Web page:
The stars in this story are glow-in-the-dark kitty-cats, muscle-bound salmon, silk-spinning goats, hypo-allergenic-cows and featherless chickens. So why are we taking up your time talking about animals that would seem to belong more on some circus midway freak show more than they do the front page of a cattle newspaper?
Because in a few short years you may be creating your own customized cows using the same technology that created these freaks of non-nature.
A Game Changer
In 2004 there was a much-ignored American monster movie whose villain was a genetically engineered fish that lived in a Louisiana bayou. (Don’t feel bad, I never saw the film either.) You may never have heard of the name of the non-Oscar award winning movie called Frankenfish, but you will in the future because critics of genetically modified organisms (GMO’s) have slapped the Frankenfish nickname on a quick-growing salmon created in 1989 by a Massachusetts company called AquaBounty. The firm took an Atlantic salmon and inserted genes from a Chinook salmon and an ocean “pout”. And no, we aren’t talking about what your kid does when he or she doesn’t get its way. A “pout” is a serpent-like fish with antifreeze proteins in its blood allowing it to live in freezing waters. By mixing genes from the two strains of salmon with the pout scientists created a fish that can reach a marketable weight in a year-and-a-half instead of the usual three years with wild salmon.
After a 20-year battle with regulators, AquaBounty has now been given U.S. Food & Drug Administration (FDA) approval to sell its genetically altered AquAdvantage salmon to American consumers. A closer look at AquaBounty reveals it is majority-owned by a firm that trades under the name of Intrexon Corporation. Think of it as the Monsanto of genetically modified (GM) fish.
As you can imagine, consumer, animal rights and green groups were not thrilled with the coming-out party of the superfish.
The AquAdvantage salmon was actually declared safe to eat by the FDA way back in 2010 but critics objected back then that the genetically engineered fish might pee in the gene pool, so to speak, thereby creating mutant wild salmon. Only after AquaBounty was able to make their AquAdvantage fish sterile did FDA give their seal of approval. The FDA also demanded that for it to be sold in the United States AquAdvantage salmon must be raised only in land-based tanks in two facilities, one in Canada and the other in Panama.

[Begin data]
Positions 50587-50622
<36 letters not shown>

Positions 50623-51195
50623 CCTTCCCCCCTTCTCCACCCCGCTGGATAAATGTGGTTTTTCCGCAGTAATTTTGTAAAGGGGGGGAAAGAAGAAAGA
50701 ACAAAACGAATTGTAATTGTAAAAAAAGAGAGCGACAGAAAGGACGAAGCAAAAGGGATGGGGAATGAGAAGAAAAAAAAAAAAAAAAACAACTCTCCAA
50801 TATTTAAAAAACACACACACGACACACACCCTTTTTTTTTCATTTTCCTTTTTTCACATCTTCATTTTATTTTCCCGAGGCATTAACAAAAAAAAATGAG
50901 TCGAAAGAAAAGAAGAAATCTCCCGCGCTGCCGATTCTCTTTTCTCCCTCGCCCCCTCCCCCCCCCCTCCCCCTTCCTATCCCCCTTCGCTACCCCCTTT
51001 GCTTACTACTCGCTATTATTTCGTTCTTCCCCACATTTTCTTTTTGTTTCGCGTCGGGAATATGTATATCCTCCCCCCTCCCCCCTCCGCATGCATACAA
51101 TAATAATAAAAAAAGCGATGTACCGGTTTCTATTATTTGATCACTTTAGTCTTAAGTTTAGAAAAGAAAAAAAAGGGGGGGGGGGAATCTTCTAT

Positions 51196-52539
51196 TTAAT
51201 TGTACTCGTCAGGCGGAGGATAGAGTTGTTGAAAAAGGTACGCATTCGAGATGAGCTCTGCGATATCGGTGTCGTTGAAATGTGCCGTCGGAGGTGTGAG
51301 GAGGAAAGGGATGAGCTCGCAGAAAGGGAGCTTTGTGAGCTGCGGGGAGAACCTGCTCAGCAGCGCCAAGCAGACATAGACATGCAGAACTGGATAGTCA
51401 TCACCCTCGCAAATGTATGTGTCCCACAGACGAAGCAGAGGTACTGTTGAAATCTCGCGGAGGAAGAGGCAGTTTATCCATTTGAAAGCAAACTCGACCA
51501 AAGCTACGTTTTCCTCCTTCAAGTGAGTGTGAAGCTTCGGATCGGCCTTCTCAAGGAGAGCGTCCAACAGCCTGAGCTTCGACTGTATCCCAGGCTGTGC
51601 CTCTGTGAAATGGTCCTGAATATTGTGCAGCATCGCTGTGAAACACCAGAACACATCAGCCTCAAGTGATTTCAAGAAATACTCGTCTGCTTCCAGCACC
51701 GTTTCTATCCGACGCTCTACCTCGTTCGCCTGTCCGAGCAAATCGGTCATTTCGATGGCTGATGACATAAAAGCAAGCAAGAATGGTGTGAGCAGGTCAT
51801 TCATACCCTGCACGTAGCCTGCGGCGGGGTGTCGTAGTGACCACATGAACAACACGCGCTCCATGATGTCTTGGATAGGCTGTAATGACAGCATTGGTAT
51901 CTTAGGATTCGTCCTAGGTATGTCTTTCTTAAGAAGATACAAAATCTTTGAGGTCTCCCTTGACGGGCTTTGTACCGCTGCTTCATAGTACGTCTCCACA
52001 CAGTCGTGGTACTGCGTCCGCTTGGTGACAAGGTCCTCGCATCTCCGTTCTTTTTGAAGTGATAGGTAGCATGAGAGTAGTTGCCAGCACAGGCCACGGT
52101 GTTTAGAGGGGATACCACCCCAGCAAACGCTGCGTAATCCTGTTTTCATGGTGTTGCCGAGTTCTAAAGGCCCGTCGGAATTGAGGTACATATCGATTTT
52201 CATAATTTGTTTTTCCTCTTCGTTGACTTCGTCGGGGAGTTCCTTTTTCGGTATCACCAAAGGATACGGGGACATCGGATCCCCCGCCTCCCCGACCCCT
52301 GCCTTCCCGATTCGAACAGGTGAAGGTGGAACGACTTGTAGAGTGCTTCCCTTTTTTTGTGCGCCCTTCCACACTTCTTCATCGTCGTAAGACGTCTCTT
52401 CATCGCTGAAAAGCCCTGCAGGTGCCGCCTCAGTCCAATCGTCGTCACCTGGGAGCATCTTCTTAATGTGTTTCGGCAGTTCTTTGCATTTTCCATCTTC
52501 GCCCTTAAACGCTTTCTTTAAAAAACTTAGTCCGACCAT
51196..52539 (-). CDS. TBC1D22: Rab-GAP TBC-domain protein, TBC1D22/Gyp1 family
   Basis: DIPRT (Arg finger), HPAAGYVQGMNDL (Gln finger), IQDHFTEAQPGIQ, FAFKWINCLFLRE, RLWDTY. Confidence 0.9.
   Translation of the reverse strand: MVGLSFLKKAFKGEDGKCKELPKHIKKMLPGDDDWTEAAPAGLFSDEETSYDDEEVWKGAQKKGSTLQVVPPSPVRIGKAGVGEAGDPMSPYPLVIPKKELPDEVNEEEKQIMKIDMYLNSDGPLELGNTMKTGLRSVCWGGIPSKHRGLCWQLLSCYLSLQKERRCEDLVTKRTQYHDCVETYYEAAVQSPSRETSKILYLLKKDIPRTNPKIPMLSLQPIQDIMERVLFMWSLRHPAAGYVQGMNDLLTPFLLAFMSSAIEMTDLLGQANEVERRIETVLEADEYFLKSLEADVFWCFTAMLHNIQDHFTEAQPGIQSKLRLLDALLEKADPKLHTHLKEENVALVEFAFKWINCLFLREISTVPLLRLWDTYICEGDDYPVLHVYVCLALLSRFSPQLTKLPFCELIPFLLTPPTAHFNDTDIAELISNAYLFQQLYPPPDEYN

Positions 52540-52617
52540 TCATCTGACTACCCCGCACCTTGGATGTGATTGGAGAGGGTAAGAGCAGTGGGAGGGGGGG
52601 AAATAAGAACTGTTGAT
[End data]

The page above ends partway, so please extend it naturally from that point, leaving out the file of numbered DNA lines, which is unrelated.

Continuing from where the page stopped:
Although, CostCo, Trader Joe’s, Whole Foods, Target, Safeway and Kroger’s say they won’t sell AquAdvantage salmon, there’s a good chance in the next few years you may unknowingly buy and eat some because as of now, just like with foreign beef, it doesn’t have to be labeled. That’s because the FDA says there are no material differences between an engineered and a normal salmon.
AquaBounty’s CEO Ronald Stotish says, “AquAdvantage Salmon is a game-changer that brings healthy and nutritious food to consumers in an environmentally responsible manner without damaging the ocean and other marine habitats.”
Although AquAdvantage salmon is the first genetically modified animal cleared for human consumption in the United States, it is definitely not the first genetically modified living being on earth. Here are just a few of my favorites:
• Web Weaving Goats– Silk is a highly valued textile that is expensive to produce in vast quantities. Faced with this problem Nexia Biotechnologies announced in 2000 that they had inserted a silk gene from spiders into a goat which produces milk containing the protein found in spider webs. This cheaply produced protein can then be used to make Biosteel®, a super strong and flexible textile with a plethora of uses including replacement tendons.
• Golden Seahorses– In every state except California you can legally buy tiny seahorses with the Midas touch. Vietnamese scientists created these miniature saltwater equines by utilizing the “gene shooting method” whereby they shot a mixture of gold dust and jellyfish proteins into the eggs of a seahorse. Voila! A remuda of golden seahorses.
• Nude Poultry– I know, Chickens Without Feathers sounds like the name of a 1960’s rock band, but this plumage-challenged poultry was created by scientists in Israel. The nude chickens are supposed to be cheaper to raise, more environmentally friendly, and don’t require plucking, but we can only imagine what the freezing, humiliated chickens think.